At WWCE we are committed to wildlife. Biodiversity in the UK has declined drastically since our ages of industrialisation and monoculture intense farming practices. Since the 1930s lowland wildflower meadows have declined by 97% and hedges, home to birds and shelter for other types of wildlife, have been ploughed away to create huge fields supporting monoculture crops.

Solar farms have the potential to support wildlife and contribute to achieving national biodiversity targets. The following infographic by our partner Mongoose Energy shows us how.

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By choosing the perfect location and following meticulous planning solar farms can enhance and enrich the biodiversity of the land they sit upon, as is the case with our two flagship projects: the Chelworth and Braydon Manor solar arrays.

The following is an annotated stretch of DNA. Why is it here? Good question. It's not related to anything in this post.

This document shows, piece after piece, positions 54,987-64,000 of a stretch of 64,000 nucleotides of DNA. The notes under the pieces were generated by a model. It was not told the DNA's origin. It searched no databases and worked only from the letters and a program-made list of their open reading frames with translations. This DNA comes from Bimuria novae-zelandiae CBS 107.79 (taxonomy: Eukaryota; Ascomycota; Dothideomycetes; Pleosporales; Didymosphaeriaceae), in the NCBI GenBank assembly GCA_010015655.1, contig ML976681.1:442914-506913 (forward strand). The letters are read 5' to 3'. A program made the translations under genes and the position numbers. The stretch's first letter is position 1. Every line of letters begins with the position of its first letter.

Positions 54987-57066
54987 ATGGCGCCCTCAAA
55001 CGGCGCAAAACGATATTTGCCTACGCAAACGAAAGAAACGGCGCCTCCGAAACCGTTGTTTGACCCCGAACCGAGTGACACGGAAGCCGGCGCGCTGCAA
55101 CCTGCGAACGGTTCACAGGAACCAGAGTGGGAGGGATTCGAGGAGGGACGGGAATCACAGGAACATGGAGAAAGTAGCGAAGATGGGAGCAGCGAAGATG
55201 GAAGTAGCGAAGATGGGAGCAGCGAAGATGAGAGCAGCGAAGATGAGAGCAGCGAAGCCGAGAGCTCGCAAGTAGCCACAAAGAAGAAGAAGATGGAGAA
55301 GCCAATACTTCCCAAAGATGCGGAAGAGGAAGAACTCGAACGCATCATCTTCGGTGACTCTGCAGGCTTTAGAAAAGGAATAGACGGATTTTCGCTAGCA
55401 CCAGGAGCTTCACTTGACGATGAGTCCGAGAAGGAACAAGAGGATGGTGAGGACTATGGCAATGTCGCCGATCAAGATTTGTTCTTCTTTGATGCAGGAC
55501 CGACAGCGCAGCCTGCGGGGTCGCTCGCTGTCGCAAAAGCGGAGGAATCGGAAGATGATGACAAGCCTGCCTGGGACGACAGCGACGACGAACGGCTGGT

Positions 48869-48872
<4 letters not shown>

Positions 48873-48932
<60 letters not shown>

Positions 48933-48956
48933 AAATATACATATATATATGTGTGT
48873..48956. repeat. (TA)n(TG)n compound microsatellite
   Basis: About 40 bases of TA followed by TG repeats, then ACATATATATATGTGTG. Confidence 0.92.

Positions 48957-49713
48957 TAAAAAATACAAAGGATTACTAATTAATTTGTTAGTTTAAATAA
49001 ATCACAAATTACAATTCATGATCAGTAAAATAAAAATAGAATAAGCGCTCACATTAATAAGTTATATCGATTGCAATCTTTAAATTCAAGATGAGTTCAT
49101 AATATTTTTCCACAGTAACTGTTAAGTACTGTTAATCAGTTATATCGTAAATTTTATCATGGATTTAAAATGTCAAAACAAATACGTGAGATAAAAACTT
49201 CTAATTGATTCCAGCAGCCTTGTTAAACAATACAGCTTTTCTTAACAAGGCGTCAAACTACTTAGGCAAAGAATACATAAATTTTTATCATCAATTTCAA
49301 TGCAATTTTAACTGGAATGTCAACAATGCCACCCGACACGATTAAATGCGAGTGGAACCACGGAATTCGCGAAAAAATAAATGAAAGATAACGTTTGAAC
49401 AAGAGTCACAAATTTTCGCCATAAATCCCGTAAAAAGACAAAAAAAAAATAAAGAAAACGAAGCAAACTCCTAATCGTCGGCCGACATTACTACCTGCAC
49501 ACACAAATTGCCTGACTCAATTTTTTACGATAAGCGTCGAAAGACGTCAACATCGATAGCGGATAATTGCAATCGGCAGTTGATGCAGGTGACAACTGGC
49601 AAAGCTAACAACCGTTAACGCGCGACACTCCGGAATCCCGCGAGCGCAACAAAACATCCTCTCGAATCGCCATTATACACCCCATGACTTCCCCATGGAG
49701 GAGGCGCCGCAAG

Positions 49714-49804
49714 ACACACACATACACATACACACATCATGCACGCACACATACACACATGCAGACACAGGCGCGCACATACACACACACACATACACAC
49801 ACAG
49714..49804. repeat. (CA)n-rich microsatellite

Braydon Manor was exhausted pasture that had been used for supporting horses which were destined for France and the meat trade. The land was dull and the soil tired. Chelworth adjoins an industrial estate and is part of an old airfield. Half of the land we are using was the site of old NAAFI buildings and the land contained large blocks of old concrete.

Wiltshire Wildlife Trust has helped us develop and implement a sound biodiversity plan for our sites. See the presentation “Impact of solar farms on ecology and bio-diversity” by WWCE Chair Lesley Bennett for more.

We are very pleased with the results of our biodiversity management plan at Chelworth and we expect to have the same positive outcomes at our Braydon Manor site. At Chelworth we have spotted great crested newts, damselflies, many types of butterflies, rabbits, birds, and even some roe deer.

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